A Film a Week - The Exception

We can all agree that television production has grown over the course of the last 10 or 20 years, improving significantly not just its quantity, but also its quality. With the recent TV series and films done by proven helmers and producers, I am not so sure if “TV-worthy” still stands as a negative comment in the terms of anything actually, writing, directing, acting, production values... Nevertheless, I am ready to take chances to be called obsolete, and call The Exception basically a TV film that has somehow smuggled into the theatres. And when I say TV, I do not have HBO or some such in mind. It is more like 90’s television, apt for a Sunday afternoon slot.

The screen debut by the British stage director David Leveaux, written by TV veteran Simon Burke based on a popular history novel by Alan Judd, The Exception is a WWII-themed espionage drama with more than a drop of melodramatic romance. The year is 1940. and the Nazis are invading Belgium and Holland where the last German Kaiser Wilhelm II (veteran actor Christopher Plummer) lives in exile since the defeat in WWI. A Wermacht captain and a veteran of Polish campaign Stefan Brandt (Jai Courtney) has been sent there to scout the terrain and to maybe prepare a plan for the Kaiser and his wife, Princess Hermine (Janet McTeer), to return to Germany under the wing of national-socialism. However, the rumor is there is a British spy in the mansion, so Gestapo is sniffing around and our captain, against better judgment, falls hard for a Dutch-Jewish servant girl Mieke (Lilly James). And, of course, the visit of Heinrich Himmler (Eddie Marsan) to the house is announced.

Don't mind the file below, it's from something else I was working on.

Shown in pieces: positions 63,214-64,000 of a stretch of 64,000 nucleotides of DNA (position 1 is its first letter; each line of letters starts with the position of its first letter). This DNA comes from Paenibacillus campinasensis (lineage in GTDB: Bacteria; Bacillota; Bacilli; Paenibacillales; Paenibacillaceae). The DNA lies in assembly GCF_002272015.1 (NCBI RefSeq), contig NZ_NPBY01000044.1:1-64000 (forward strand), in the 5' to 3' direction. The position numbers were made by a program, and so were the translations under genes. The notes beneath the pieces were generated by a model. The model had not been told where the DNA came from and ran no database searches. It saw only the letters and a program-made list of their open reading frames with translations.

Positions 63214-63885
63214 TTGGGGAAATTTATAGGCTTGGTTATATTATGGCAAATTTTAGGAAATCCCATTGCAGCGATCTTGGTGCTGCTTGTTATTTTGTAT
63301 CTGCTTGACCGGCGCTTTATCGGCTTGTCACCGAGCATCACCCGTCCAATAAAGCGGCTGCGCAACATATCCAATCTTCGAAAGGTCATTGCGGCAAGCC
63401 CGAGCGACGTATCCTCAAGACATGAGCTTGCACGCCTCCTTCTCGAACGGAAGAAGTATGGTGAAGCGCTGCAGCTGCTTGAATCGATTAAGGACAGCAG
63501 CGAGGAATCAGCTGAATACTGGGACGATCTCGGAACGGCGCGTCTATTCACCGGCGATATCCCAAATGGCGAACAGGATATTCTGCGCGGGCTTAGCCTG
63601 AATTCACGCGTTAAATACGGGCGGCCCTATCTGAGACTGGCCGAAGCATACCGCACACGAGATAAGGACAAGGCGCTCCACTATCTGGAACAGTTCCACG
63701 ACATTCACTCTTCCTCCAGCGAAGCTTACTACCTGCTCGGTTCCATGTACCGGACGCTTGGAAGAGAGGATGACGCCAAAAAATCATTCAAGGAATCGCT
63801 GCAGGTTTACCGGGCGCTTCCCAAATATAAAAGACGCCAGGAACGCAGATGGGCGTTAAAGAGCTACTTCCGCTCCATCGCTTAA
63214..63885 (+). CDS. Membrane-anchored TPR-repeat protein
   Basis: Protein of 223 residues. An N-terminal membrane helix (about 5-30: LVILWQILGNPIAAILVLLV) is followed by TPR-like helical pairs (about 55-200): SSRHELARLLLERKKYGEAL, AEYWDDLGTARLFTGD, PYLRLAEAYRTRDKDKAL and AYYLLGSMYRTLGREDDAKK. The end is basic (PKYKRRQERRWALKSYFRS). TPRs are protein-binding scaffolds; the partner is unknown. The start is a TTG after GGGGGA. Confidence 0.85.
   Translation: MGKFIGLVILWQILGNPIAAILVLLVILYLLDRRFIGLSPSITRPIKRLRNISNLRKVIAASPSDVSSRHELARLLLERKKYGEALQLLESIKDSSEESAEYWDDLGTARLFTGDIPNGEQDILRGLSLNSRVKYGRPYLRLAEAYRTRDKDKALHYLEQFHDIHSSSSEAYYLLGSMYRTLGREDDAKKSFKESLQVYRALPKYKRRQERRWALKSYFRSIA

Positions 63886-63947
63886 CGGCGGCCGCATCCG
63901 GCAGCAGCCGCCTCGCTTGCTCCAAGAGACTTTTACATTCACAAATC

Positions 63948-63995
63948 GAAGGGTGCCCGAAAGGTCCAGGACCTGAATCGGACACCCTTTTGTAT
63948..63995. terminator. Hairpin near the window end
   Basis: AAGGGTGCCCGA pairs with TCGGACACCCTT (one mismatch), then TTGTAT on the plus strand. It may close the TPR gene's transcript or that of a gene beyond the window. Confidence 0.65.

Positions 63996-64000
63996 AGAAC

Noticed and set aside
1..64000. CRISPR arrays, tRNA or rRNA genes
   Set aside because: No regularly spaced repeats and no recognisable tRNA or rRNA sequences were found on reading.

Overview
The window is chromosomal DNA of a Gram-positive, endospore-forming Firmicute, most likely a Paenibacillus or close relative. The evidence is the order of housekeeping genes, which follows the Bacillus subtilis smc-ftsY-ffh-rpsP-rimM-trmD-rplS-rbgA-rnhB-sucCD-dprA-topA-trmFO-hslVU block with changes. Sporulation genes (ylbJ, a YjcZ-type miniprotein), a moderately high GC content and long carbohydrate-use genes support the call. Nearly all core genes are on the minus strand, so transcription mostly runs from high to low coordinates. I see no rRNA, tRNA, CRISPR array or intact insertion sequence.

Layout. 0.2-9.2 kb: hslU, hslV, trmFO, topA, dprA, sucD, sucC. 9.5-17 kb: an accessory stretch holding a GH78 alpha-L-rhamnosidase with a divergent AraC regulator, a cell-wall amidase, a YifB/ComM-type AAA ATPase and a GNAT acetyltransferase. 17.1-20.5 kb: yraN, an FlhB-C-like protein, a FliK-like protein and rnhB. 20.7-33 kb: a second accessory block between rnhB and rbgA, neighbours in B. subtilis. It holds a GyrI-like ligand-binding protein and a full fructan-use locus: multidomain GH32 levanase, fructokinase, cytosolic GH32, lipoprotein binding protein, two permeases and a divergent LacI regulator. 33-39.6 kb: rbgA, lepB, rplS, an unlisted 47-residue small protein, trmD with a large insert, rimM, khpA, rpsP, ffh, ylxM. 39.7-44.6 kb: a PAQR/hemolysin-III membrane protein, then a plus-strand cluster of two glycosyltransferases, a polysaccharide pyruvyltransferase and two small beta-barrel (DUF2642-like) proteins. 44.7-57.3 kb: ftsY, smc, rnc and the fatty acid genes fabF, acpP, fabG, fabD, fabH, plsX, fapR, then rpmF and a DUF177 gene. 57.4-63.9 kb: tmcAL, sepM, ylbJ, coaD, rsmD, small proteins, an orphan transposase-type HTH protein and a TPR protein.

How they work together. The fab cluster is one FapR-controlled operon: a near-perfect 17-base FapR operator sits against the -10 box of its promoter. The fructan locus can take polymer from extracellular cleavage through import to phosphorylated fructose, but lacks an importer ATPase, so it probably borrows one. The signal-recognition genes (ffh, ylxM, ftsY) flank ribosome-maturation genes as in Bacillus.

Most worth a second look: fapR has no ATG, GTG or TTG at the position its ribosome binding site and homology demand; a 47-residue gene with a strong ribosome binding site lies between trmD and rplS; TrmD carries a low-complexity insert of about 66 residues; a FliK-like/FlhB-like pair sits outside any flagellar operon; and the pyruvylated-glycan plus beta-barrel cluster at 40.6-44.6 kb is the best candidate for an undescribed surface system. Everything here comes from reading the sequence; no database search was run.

As it is obvious from the plot (and from the source novel), this is one of “those” films that try to juggle to many things and ideas and to wrap it all up in a candy-coating of period-piece countryside. Trying to hard to do so, The Exception is more often than not unintentionally funny, while remaining shallow. The reason for that is a silly romantic subplot between Mieke and Stefan that starts with a real “wtf” moment when he orders her to take her clothes off first time he sees her, only for her to turn the tables when they meet again. The utter lack of chemistry between the two does not do any good either.

Yet, The Exception is still watchable and even somewhat fun. The reason for that is not Burke’s TV-style writing, nor Leveaux’ lazy directing, but the acting of Christopher Plummer that nails the bitter aristocrat, the dethroned king trope in a great manner that lets him be amusing, but still cool and never even near to the territory of cartoonish. Obviously, he has got the best lines in the whole film since the kookiness of the Kaiser is the central thing in the novel, but the actor still deserves all the credit. Apart from him, an episode of Eddie Marsan as Himmler is also a highlight of the film especially because the actor had no juicy one-liners and had to take it seriously and make his character somewhat deadpan funny, while still monstrous.

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